Texans pay some of the highest property taxes in the nation, but city property taxes are not the cause. Texas cities - and there are more than a thousand cities in the state - only collect about 16% of the property taxes paid each year in Texas. The most recent figures from the state comptroller show that about 55% of property taxes go to school districts and school district tax collections increased at twice the rate of city property tax collections.
The reason for high school-property taxes is the state’s failure to fund its share of the cost of education. It is a well-known fact among those versed in the state’s Robin Hood school finance system that legislators depend on rising property valuations and higher local property taxes to shrink the amount of state revenue they must budget for schools.
If legislators want to make a meaningful reduction in property taxes, there is a very simple solution: Increase the state’s share of funding public education and reduce its reliance on local property taxes.
Currently, if a Texas city increases property tax collections by more than 8% over the previous year, voters can petition for an election to rollback the increase. Bills have been introduced in past legislative sessions to replace that 8% “rollback rate” with a revenue cap requiring an election to approve any increase over 4% - all with the false claim that this would provide property tax relief.
The truth is that taxpayers in most cities would see no reduction in their city property taxes from revenue caps while the average homeowner in some cities might get a reduction in their city taxes of $20 or $30 for the year.
In the city of Live Oak, where I have the honor of serving as mayor, this year we were able to reduce our property tax rate from $0.51 per $100 of valuation to $0.467691, a reduction of more than 8%.
Had a 4% revenue cap been in effect over the past decade, the city of San Antonio would have lost more than $250 million in revenue needed to provide necessary services to its growing community. But the average homeowner in San Antonio would have seen a reduction in city taxes of only $44 per year - or $3.67 per month.
State officials should stop trying to fool Texans into believing that imposing revenue caps on cities would give meaningful tax relief because city taxes are not the problem.
State officials have no responsibility for providing vital city services like police and fire protection, trash collection, sewage treatment, street maintenance and many others. And, unlike many other states, Texas’ state government provides no funding to help cities pay for those services.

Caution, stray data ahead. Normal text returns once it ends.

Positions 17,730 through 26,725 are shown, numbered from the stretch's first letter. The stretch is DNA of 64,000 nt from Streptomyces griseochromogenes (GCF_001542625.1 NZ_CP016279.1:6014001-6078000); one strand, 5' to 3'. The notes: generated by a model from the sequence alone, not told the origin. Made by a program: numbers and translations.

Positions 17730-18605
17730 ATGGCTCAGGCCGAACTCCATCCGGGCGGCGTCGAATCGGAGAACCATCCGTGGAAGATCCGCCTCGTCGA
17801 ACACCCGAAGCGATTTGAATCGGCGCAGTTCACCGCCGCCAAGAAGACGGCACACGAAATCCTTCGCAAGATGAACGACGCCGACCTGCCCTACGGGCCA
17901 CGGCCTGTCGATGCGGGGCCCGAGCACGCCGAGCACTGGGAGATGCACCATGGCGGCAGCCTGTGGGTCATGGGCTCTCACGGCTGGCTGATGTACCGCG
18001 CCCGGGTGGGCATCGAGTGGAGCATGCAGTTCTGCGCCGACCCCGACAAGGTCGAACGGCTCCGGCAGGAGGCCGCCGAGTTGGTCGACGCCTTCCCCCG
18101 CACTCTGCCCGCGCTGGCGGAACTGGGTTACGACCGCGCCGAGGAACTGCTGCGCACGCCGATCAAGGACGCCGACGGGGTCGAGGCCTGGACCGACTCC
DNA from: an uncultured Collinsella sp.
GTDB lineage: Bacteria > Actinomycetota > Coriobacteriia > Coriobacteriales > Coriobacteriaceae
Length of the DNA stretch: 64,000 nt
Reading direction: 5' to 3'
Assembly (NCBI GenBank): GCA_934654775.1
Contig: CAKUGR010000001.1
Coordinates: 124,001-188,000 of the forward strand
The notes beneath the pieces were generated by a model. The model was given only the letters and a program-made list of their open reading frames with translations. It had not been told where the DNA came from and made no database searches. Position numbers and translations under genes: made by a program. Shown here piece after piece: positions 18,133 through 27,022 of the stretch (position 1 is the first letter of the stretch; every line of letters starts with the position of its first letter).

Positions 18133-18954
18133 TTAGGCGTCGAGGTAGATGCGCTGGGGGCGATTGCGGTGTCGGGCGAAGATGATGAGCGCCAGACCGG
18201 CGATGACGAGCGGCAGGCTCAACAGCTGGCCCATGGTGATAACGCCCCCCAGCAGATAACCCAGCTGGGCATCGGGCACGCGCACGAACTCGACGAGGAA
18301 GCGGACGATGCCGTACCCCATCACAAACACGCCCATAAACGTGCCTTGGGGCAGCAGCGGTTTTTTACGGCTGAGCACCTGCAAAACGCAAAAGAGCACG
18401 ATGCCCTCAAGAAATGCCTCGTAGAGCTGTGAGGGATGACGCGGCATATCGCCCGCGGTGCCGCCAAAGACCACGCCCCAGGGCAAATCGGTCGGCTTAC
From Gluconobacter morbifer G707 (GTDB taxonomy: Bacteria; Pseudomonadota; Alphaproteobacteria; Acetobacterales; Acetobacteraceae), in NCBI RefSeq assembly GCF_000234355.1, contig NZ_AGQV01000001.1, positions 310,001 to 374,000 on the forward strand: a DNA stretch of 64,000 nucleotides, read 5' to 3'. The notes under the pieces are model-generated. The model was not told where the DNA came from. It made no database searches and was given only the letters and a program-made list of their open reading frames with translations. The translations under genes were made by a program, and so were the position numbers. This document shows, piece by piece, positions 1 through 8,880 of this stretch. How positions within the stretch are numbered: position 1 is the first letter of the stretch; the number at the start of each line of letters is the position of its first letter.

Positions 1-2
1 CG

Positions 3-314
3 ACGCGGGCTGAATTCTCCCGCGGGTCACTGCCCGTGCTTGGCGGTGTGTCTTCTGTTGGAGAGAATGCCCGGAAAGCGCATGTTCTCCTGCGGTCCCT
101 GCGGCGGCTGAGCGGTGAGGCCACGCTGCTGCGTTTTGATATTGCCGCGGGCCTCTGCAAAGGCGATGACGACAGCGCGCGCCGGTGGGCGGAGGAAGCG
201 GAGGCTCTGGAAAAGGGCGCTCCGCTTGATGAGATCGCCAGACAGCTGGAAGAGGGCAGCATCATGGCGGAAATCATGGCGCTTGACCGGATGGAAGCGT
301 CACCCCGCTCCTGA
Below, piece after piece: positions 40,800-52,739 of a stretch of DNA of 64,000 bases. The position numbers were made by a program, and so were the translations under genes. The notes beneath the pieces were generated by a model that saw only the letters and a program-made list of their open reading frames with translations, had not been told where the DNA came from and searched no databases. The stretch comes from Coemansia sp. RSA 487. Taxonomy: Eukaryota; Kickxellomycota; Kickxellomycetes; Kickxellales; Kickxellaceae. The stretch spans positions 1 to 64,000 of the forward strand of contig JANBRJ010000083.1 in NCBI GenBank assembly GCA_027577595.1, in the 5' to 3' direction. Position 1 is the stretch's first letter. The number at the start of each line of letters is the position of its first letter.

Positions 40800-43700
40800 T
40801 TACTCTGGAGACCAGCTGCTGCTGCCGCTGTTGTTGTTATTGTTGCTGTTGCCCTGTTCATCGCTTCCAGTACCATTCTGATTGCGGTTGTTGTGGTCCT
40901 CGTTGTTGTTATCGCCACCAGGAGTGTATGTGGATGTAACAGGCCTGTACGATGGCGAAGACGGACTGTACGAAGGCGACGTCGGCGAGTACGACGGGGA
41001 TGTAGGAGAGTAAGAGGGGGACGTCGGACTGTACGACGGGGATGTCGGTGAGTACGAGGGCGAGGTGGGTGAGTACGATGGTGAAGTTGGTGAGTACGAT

Furthermore, the state often tries to shift some of its fiscal responsibilities to the local level. In much the same way that the state has forced school districts to pay a greater share of the cost of education, it has also demanded that cities and counties pick up an increasing share of the cost for building state highways.
As long as our state relies on local governments to meet the needs of our rapidly growing population, the state should continue allowing locally elected officials the flexibility to determine their own budgets. Local officials are closer than state officials to the taxpayers who will hold them accountable for tax rate increases.
State officials should stop trying to hide their own failings behind this smokescreen of blaming local governments for high property taxes. Cities are not the problem, and revenue caps are not a real solution.
Licensed Carry Confusion Continues
The Senate State Affairs Committee met last Tuesday to discuss the following interim charge:
Monitor the implementation of open and campus carry legislation and determine if the current laws regulating the places that handguns can be carried are easily understood or if clarification is needed to ensure the average citizen understands when, where, and under what circumstances it is lawful to carry a weapon, versus when it is a criminal offense for which there may be a defense.
The Committee heard invited testimony from university chancellors, prosecutors, open carry advocates, and groups asking for the sensible regulation of guns. Of particular interest to cities, the confusion surrounding licensed carry in and around courts was discussed, including possible ideas for legislative clarification next session. (Previous articles provide a more complete discussion of the guns in courts problem.)